I often combine traditional patterns, such as Lone Star and Log Cabin, for example. I visualize the combination in my head or I may sketch the basic idea on paper. Then I head to the computer to work out the details. I work first with shapes, then with colors.

  1. From where do you draw inspiration? 

I tend to work in series. While I am working on one quilt, I am already thinking of what I can do to take my idea to the next level. Most of my recent quilts are inspired by my earlier quilts.

  1. Do you make your patterns on a computer, by hand, or by some other method? 

I may jot down ideas in a notebook or on the back of a receipt. However, I develop these ideas and come up with other ideas in the computer. I use a graphics program, Adobe Illustrator. It allows me the freedom to work outside the grid. I draw shapes based on mathematically precise dimensions and angles. In the computer I can change colors ’til the cows come home. I sometimes make scores of variations before I find the variation I like best and consider the pattern done.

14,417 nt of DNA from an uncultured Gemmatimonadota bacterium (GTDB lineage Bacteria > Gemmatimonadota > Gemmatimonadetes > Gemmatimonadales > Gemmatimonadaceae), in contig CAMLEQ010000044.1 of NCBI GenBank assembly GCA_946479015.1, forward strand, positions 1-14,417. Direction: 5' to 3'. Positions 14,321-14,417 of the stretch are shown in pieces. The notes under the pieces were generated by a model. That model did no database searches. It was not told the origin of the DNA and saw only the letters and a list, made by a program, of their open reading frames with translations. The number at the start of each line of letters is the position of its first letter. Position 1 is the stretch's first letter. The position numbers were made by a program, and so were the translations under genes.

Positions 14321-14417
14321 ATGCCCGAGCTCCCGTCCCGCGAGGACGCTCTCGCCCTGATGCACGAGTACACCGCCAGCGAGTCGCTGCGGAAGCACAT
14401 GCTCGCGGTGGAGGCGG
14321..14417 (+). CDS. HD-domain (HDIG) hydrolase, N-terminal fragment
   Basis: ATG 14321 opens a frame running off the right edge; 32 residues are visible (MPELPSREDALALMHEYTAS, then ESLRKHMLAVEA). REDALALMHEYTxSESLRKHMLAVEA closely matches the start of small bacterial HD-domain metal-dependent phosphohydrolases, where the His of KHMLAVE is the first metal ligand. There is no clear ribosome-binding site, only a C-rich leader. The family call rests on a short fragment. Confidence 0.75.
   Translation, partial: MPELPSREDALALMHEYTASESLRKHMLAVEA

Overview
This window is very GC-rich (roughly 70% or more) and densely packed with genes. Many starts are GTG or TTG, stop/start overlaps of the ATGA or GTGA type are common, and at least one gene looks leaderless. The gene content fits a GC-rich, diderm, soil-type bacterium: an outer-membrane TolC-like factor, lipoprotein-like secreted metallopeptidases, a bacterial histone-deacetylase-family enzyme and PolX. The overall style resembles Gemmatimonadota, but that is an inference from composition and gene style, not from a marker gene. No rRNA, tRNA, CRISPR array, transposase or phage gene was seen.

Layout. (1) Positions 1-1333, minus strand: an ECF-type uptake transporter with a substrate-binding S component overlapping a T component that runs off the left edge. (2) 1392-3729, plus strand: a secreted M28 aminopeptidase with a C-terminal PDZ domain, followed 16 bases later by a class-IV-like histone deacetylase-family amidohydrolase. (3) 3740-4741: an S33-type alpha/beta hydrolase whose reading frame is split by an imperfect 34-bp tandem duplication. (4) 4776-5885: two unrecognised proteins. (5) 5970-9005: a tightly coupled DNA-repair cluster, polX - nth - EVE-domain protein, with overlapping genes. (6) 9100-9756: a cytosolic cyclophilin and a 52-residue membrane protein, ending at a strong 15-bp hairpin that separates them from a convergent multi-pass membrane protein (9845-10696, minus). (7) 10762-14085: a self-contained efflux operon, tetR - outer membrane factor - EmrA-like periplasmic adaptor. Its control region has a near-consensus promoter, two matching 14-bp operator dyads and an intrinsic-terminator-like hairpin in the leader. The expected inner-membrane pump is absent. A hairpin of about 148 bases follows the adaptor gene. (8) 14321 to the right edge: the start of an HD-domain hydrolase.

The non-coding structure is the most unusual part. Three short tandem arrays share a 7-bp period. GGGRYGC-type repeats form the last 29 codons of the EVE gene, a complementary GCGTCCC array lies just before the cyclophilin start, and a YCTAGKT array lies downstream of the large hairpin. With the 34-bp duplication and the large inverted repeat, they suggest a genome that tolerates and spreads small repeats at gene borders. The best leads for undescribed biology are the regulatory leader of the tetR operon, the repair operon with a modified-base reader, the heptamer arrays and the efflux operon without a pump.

1. What’s the greatest or most helpful “quilting secret” you’ve learned or created during your years of quilting? (For example, a trick to cutting half-square triangles, the key to mastering free-motion quilting, etc.) 

I learned a tip that I have never forgotten in a 1970s class taught by Beth Gutcheon. She encouraged her students to mix in some clashing fabric in a scrap quilt. She said it added color tension. To this day, in my work, I like to dance all around a color, mixing in neighboring hues as well as tints and shades. I combine fabrics from different lines, different manufacturers, and different eras, as long as the colors work for my plan. As for quilting secrets I have discovered myself, my favorite is finding dimensions that work for rotary cutting diamonds, triangles and squares that fit together, as when making LeMoyne Stars or Lone Stars. Not all dimensions are ruler friendly, as the finished square dimension is based on 1.4142 times the finished width of the diamond. However, I have found some numbers that work together. For example, if you cut diamonds 2” wide (1-1/2” finished), they will fit squares cut 2-5/8” (2-1/8” finished) and quarter-square triangles cut 4-1/4” (3” finished) to make a LeMoyne Star that finishes at 7-1/4”.